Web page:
Summer is here, flowers are blooming and insect pollinators are abuzz at Stone Lab and around Ohio
What are pollinators, why are they important and what can Ohioans do to help them thrive amid widespread declines?
Pollinators are bees, butterflies or any kind of animal that helps plants reproduce by transferring pollen. Moths, beetles, wasps, flies and even some species of birds, bats and other small mammals can all pollinate plants.
A bee might visit thousands of flowers in one day, collecting food and inadvertently transporting pollen that gets stuck on its legs. When pollen grains move from the male part of a flower (the anther) to the female part of the flower (the stigma), pollination happens. This allows the plant to produce fruit and seeds.
Ohio is home to a diverse array of pollinating bees, including the managed western honeybee and approximately 500 species of native bees. These bees can be social — such as bumblebees living in colonies — or solitary, nesting underground or in tree cavities.
One popular pollinator travels through the state each summer. Each year, across four generations, monarch butterflies migrate over 3,000 miles from overwintering sites in central Mexico to the northeastern U.S. and Canada and back. While breeding in Ohio, the black and orange butterflies rely on milkweed as host plants. Monarch caterpillars will only eat milkweed plants, and in turn females will only lay eggs on the plants.
Many monarch butterflies migrate along Lake Erie’s shoreline and even make the long trek across it. During their fall migration back to Mexico, the butterflies will cross the lake and roost on islands in Lake Erie’s western basin to rest before continuing their journey.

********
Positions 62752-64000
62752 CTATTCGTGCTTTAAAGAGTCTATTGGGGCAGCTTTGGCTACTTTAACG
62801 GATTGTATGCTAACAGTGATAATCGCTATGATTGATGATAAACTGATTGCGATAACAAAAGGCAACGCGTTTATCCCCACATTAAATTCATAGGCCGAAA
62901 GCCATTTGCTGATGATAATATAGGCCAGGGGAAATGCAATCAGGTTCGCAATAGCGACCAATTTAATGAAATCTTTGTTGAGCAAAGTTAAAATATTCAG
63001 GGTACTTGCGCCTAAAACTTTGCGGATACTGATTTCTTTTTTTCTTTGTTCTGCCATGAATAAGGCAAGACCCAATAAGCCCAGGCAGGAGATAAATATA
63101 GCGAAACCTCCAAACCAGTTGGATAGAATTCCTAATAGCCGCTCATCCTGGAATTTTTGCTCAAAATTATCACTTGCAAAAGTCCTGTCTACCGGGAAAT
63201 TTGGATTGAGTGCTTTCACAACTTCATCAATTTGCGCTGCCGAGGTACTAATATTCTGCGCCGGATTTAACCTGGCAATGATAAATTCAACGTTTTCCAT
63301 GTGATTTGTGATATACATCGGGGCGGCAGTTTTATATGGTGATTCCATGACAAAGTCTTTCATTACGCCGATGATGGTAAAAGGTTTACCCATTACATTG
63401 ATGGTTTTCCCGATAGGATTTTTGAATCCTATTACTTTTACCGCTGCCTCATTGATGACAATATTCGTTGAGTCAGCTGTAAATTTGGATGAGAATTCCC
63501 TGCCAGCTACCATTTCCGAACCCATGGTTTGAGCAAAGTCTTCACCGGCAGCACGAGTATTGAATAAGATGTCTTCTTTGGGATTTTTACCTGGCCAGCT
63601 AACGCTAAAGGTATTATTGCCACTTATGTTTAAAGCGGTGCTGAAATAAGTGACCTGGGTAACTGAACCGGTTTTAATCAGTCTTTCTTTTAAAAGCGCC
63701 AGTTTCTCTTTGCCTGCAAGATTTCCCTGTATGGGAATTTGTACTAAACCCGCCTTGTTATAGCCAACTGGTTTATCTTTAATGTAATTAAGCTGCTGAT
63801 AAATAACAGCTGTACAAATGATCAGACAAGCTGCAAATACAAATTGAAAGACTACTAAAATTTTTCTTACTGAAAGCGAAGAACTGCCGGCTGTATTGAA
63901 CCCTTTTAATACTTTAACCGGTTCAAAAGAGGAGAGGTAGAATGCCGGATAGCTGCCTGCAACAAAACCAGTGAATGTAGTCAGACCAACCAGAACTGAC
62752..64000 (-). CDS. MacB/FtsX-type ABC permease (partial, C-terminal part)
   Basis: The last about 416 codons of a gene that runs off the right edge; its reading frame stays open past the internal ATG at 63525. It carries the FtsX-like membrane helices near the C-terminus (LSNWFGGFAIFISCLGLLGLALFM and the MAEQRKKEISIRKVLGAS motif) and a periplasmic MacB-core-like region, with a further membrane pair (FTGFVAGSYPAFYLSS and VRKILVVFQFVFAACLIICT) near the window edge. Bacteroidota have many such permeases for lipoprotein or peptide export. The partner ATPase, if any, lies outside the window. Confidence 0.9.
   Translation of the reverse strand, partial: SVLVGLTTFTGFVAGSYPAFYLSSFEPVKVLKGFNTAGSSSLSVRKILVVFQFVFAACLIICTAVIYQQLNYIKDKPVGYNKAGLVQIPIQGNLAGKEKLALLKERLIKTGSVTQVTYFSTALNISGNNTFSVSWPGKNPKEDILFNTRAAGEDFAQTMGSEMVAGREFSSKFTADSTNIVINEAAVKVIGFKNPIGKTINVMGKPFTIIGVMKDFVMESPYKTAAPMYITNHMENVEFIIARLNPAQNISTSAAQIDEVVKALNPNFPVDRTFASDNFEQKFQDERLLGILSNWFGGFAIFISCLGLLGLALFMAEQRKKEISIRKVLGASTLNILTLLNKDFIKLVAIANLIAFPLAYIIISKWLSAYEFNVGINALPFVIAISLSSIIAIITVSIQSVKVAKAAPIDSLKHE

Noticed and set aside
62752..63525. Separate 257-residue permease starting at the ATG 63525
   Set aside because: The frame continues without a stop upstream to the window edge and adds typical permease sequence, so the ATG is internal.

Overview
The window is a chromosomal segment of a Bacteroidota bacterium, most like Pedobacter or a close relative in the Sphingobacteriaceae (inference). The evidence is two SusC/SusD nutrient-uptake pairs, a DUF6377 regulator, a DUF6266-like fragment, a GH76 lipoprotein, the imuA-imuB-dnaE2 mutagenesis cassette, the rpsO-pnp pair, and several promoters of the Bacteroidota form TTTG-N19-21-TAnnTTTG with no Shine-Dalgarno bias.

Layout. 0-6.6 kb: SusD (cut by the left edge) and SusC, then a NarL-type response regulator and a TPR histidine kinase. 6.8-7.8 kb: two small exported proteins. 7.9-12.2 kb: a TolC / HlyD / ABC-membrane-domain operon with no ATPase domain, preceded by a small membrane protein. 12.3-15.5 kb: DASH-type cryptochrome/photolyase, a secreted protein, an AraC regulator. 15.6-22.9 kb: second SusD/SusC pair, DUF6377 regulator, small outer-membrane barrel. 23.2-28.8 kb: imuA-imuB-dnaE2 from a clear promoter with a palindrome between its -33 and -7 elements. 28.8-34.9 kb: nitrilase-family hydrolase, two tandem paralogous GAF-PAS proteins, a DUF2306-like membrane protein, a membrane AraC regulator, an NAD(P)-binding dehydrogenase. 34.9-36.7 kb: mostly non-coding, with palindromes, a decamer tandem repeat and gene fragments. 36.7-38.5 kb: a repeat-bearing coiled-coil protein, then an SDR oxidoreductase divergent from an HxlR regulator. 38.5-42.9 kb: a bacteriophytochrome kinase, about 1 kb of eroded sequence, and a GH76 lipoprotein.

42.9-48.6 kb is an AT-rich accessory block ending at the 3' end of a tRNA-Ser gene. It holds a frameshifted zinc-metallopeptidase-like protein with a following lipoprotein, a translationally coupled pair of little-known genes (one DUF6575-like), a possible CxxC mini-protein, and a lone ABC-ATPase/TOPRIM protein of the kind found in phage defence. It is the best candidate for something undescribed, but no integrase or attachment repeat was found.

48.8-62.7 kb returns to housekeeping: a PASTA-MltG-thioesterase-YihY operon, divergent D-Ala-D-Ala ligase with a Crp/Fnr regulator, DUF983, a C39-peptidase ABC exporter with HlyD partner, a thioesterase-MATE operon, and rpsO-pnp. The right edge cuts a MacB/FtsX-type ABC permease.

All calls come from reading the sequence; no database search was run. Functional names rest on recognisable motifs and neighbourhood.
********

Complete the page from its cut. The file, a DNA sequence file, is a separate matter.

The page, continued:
Stone Laboratory has a certified monarch waystation located at the South Bass Island Lighthouse, and staff will tag monarchs as they migrate through the area. Last year, a monarch that was tagged at the waystation in September was later recovered in Sierra Chincua, Mexico — 1,837 miles away.
Why do pollinators matter? For one, they’re critical to the health of ecosystems. An estimated 87.5% of the world’s flowering plants, over 300,000 species, rely on pollinating animals to survive.
Meanwhile, one third of food crops around the world depend on pollinators, including countless fruits, vegetables and nuts. Some scientists estimate that one out of every three bites of food we eat exists because of pollinators. For example, tomato plants rely on bumblebees for pollination.
Unfortunately, pollinators are in peril. Populations of bees, butterflies and other insects have experienced declines in recent decades.. For example, eastern monarch butterfly populations declined by 80% in the past 20 years. Loss of breeding habitat, overuse of pesticide, overwintering site degradation, disease and climate change all contribute to these losses.
Thankfully, anyone can take steps to help pollinators. Whether it’s one plant in your yard or acres of habitat on farmland, anything helps.
“With pollinators and monarchs both in decline, we want to show that Stone Lab and Ohioans can make a difference,” said Susan Bixler, education and outreach associate at Stone Lab. “Just as we have planted a monarch waystation at Stone Lab, we also want to engage and empower residents to do the same.”
Plant native plants, which provide abundant nectar and pollen for beneficial insects. Choose a variety of flowers ¬— different colors, shapes and sizes — that bloom across spring, summer and fall to attract many species and create a continuous food supply. Grouping plants together in clusters also makes them easier for pollinators to find.
In addition, Ohio is home to 13 native species of milkweed that monarchs use, such as common milkweed, butterfly-weed and swamp milkweed. Planting milkweed, plus other native flowers for nectar sources, will strongly benefit monarch butterflies.
It’s not all about flowers, too. Native grasses, branch piles, dead trees, bare soil and water sources all serve as important habitat features for various pollinators. Finally, consider reducing or eliminating pesticide use and helping to raise awareness.
“Everyone can help protect pollinators by planting pollinator friendly plants, providing habitat and being more aware of the adverse and unintended effects of pesticides of the pollinators we are trying to protect,” Bixler said.
For more information about Ohio native plants, visit plantpath.osu.edu/nativeplants.